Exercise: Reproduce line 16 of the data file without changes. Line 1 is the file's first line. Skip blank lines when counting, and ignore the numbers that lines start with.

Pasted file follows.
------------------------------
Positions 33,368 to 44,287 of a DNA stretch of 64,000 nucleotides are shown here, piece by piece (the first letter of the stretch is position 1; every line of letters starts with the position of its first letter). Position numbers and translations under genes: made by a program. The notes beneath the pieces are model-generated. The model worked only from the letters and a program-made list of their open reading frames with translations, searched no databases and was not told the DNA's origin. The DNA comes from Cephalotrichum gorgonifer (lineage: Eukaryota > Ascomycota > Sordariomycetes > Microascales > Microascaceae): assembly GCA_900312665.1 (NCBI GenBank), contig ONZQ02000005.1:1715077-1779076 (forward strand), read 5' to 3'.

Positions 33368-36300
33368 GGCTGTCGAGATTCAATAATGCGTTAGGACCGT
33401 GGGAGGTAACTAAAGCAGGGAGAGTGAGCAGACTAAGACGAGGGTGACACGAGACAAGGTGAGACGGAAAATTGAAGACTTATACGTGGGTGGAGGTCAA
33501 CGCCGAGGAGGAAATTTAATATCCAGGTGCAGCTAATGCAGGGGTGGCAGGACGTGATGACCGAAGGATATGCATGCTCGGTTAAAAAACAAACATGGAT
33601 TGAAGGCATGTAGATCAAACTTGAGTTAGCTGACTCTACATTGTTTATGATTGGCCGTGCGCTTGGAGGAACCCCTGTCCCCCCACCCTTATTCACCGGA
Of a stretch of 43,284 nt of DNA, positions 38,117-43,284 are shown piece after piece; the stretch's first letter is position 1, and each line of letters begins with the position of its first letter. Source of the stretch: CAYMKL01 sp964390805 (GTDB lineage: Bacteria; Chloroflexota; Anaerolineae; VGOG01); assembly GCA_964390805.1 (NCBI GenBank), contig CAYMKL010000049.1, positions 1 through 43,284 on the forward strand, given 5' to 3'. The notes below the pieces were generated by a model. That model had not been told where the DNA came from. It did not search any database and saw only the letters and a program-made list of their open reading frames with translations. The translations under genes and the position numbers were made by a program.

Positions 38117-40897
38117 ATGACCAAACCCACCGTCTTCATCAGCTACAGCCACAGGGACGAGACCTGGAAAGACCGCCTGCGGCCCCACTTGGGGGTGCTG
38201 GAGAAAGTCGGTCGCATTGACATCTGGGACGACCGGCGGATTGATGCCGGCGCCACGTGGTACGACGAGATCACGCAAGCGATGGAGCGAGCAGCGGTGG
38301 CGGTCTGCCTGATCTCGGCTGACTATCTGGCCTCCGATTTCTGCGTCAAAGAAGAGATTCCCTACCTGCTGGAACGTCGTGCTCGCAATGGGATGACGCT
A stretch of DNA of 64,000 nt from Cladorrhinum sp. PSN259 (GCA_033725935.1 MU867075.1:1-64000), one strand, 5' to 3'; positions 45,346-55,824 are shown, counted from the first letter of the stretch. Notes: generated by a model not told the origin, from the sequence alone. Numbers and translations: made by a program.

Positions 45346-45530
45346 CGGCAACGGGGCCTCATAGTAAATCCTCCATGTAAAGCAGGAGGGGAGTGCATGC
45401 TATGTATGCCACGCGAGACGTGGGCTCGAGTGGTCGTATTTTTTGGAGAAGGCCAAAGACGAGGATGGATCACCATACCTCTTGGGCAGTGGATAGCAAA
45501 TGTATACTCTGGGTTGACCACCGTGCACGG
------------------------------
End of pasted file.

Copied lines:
45501 TGTATACTCTGGGTTGACCACCGTGCACGG